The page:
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dc.contributor.author Peak, Emily
dc.contributor.author Chalmers, Iain W.
dc.contributor.author Hoffmann, Karl F.
dc.date.accessioned 2010-10-22T11:24:15Z
dc.date.available 2010-10-22T11:24:15Z
dc.date.issued 2010
dc.identifier.citation Peak, E., Chalmers, I. W., Hoffmann, K. F. (2010). Development and validation of a quantitative, high-throughput, fluorescent-based bioassay to detect Schistosoma viability. Neglected Tropical Diseases, 4(7): e759 en
dc.identifier.uri http://hdl.handle.net/2160/5836
dc.description Corresponding author - KFH en
dc.description.abstract Background: Schistosomiasis, caused by infection with the blood fluke Schistosoma, is responsible for greater than 200,000 human deaths per annum. Objective high-throughput screens for detecting novel anti-schistosomal targets will drive ‘genome to drug’ lead translational science at an unprecedented rate. Current methods for detecting schistosome viability rely on qualitative microscopic criteria, which require an understanding of parasite morphology, and most importantly, must be subjectively interpreted. These limitations, in the current state of the art, have significantly impeded progress into whole schistosome screening for next generation chemotherapies. Methodology/Principal Findings: We present here a microtiter plate-based method for reproducibly detecting schistosomula viability that takes advantage of the differential uptake of fluorophores (propidium iodide and fluorescein diacetate) by living organisms. We validate this high-throughput system in detecting schistosomula viability using auranofin (a known inhibitor of thioredoxin glutathione reductase), praziquantel and a range of small compounds with previouslydescribed (gambogic acid, sodium salinomycin, ethinyl estradiol, fluoxetidine hydrochloride, miconazole nitrate, chlorpromazine hydrochloride, amphotericin b, niclosamide) or suggested (bepridil, ciclopirox, rescinnamine, flucytosine, vinblastine and carbidopa) anti-schistosomal activities. This developed method is sensitive (200 schistosomula/well can be assayed), relevant to industrial (384-well microtiter plate compatibility) and academic (96-well microtiter plate compatibility) settings, translatable to functional genomics screens and drug assays, does not require a priori knowledge of schistosome biology and is quantitative. Conclusions/Significance: The wide-scale application of this fluorescence-based bioassay will greatly accelerate the objective identification of novel therapeutic lead targets/compounds to combat schistosomiasis. Adapting this bioassay for use with other parasitic worm species further offers an opportunity for great strides to be made against additional neglected tropical diseases of biomedical and veterinary importance. en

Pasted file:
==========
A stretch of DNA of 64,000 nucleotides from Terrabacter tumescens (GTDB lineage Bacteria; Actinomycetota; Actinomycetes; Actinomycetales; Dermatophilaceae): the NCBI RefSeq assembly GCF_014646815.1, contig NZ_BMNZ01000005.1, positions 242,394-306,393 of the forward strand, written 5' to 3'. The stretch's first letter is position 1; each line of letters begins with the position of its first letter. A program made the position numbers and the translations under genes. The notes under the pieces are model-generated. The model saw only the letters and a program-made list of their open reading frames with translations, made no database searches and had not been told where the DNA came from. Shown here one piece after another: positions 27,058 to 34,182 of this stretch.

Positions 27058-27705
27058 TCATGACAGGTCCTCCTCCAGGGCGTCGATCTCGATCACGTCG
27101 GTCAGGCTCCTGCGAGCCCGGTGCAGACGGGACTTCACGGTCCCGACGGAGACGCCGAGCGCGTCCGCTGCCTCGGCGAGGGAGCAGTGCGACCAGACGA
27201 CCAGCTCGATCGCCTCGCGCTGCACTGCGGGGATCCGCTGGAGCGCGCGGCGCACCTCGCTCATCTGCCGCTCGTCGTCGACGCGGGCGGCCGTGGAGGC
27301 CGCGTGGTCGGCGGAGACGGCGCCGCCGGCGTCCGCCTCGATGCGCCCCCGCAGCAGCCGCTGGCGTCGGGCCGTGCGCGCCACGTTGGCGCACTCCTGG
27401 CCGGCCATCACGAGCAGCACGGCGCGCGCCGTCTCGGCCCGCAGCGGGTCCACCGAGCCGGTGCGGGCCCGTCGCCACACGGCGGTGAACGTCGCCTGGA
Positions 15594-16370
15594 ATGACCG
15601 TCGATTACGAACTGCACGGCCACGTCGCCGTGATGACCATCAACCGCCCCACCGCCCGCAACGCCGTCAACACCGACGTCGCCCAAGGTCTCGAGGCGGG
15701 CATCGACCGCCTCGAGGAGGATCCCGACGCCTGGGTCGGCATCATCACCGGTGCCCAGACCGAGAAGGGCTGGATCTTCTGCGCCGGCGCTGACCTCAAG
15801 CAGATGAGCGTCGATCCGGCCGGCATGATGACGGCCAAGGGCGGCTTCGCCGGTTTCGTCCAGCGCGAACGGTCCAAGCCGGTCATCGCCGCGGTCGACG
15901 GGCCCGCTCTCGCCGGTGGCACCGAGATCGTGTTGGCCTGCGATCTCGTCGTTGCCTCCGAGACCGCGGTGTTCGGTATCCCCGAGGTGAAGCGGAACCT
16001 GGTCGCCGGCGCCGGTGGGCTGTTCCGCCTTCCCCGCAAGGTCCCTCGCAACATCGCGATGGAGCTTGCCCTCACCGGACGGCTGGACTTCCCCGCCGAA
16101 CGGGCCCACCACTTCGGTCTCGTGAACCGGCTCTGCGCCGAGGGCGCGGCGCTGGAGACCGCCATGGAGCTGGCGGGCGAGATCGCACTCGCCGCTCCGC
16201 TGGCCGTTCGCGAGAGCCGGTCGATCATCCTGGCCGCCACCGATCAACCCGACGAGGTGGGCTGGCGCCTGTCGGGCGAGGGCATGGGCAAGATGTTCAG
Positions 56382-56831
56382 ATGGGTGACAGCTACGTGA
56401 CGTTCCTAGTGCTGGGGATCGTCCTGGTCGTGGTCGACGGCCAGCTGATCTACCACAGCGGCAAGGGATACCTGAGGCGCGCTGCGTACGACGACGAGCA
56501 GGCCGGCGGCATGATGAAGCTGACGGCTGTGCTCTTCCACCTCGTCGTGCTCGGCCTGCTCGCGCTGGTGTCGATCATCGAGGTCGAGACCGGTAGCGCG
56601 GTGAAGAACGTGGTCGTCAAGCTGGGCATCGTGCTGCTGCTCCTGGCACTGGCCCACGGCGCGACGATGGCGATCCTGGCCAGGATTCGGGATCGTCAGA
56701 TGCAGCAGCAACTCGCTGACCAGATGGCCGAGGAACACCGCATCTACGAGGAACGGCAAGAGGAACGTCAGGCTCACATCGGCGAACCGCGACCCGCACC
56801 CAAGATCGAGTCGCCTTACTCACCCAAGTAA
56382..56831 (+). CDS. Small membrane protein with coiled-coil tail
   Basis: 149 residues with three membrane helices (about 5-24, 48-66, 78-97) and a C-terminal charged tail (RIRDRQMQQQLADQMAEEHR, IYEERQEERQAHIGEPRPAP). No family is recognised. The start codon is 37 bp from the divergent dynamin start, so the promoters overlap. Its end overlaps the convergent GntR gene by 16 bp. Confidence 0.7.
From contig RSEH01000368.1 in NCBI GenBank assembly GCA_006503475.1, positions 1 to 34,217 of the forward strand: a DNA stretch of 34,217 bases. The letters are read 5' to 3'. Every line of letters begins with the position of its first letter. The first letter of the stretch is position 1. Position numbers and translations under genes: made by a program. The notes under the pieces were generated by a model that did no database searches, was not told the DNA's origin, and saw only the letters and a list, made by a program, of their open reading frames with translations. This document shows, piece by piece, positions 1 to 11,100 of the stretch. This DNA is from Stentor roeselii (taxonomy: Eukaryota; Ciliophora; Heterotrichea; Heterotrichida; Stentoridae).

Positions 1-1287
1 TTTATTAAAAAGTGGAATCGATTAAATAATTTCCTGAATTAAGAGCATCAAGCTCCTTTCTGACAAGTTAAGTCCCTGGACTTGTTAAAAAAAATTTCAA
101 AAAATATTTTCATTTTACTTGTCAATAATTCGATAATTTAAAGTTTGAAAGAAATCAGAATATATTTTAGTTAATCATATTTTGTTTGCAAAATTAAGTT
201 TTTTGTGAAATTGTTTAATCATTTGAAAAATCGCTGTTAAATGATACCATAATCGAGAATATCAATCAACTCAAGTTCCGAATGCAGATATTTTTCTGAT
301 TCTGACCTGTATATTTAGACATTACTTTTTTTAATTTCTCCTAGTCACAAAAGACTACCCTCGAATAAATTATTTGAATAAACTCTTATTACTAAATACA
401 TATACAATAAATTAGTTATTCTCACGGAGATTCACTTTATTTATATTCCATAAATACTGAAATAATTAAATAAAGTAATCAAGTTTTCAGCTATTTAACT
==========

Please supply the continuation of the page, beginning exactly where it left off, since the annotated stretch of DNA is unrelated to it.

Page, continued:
dc.description.sponsorship Wellcome Trust (WT084273 and WT078317), the Sandler Center for Basic Research in Parasitic Diseases and the Welsh Assembly Government Academic Expertise for Business (A4B) scheme en
dc.language.iso en en
dc.publisher PLOS en
dc.relation.isreferencedby http://www.plosntds.org/article/info%3Adoi%2F10.1371%2Fjournal.pntd.0000759 en
dc.title Development and Validation of a Quantitative, High-Throughput, Fluorescent-Based Bioassay to Detect Schistosoma Viability en
dc.type Text en
dc.type.publicationtype refereed published journal paper en
dc.identifier.duplicate True


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